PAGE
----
Keele

IAU Symposium 256
The Magellanic System: Stars, Gas, and Galaxies
28 July - 1 August 2008            Keele University (UK)

IAU
Outreach: Star Formation
Stars are usually formed in nebulae, large clouds of gas and dust. Gravity causes the nebula to collapse, which produces protostars. The new stars collapse again, to form main sequence stars. Our Sun is a main sequence star.

Life cycle of a starMain sequence stars convert hydrogen to helium in their cores. When the star runs out of hydrogen, the helium can be changed into heavier elements. The cores of the stars shrink and their surfaces expand and become cooler and dimmer. Stars the size of our Sun become red giants; stars more than one and a half times that of the Sun become red supergiants.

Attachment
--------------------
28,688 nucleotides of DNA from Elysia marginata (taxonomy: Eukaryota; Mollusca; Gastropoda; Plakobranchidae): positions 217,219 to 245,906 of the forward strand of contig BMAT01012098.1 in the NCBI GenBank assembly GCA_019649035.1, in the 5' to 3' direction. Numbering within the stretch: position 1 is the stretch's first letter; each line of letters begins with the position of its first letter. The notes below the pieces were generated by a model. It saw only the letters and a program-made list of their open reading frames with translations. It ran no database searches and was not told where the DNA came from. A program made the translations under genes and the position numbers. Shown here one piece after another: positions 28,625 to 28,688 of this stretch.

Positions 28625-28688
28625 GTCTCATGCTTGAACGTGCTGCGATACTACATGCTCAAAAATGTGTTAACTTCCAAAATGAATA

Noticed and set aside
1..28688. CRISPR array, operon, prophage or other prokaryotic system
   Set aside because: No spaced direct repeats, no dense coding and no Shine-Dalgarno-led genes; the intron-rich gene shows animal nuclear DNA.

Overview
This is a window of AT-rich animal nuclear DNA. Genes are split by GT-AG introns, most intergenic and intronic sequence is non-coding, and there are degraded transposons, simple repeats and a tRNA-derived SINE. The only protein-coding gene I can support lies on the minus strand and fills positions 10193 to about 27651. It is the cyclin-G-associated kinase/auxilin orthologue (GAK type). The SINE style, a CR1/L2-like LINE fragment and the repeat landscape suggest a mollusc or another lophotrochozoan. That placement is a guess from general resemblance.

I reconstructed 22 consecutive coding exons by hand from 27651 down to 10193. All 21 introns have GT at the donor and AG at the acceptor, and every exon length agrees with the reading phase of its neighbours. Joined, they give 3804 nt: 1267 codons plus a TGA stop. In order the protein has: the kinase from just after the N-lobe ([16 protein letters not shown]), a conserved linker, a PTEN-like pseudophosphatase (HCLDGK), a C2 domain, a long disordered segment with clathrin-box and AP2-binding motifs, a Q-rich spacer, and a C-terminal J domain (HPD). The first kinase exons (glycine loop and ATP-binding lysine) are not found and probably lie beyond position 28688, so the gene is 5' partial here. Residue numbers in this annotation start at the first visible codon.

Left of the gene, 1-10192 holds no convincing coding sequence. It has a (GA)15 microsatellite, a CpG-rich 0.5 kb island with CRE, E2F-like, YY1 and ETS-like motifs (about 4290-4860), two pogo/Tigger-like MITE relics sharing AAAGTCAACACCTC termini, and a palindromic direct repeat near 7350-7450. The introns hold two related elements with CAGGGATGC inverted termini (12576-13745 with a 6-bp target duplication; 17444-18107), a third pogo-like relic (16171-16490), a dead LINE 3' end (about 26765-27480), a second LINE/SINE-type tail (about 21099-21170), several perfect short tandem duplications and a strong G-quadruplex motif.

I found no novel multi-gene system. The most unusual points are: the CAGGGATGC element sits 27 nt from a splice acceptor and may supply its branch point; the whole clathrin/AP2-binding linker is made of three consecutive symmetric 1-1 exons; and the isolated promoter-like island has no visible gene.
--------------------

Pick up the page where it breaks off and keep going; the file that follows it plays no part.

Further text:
Sun-sized stars then form planetary nebulae as their outer layers drift into space. Planetary nebulae have nothing to do with planets. The stars form white dwarfs, which have no fuel and only glow because of heat energy left over from the hydrogen to helium conv
The 1987 supernovaersions. When the star cools, it becomes a black dwarf.

Larger stars explode. This is known as a supernova. Stars between one and a half and three times the size of the Sun become neutron stars with very strong gravity, which spin extremely quickly. Stars larger than three times the size of the Sun become black holes, which have gravity so strong that nothing can escape them, even light.

A supernova in the Large Magellanic Cloud in 1987 proved that neutron stars exist. Before the supernova, no neutron stars had been spotted, although astronomers thought that they existed.



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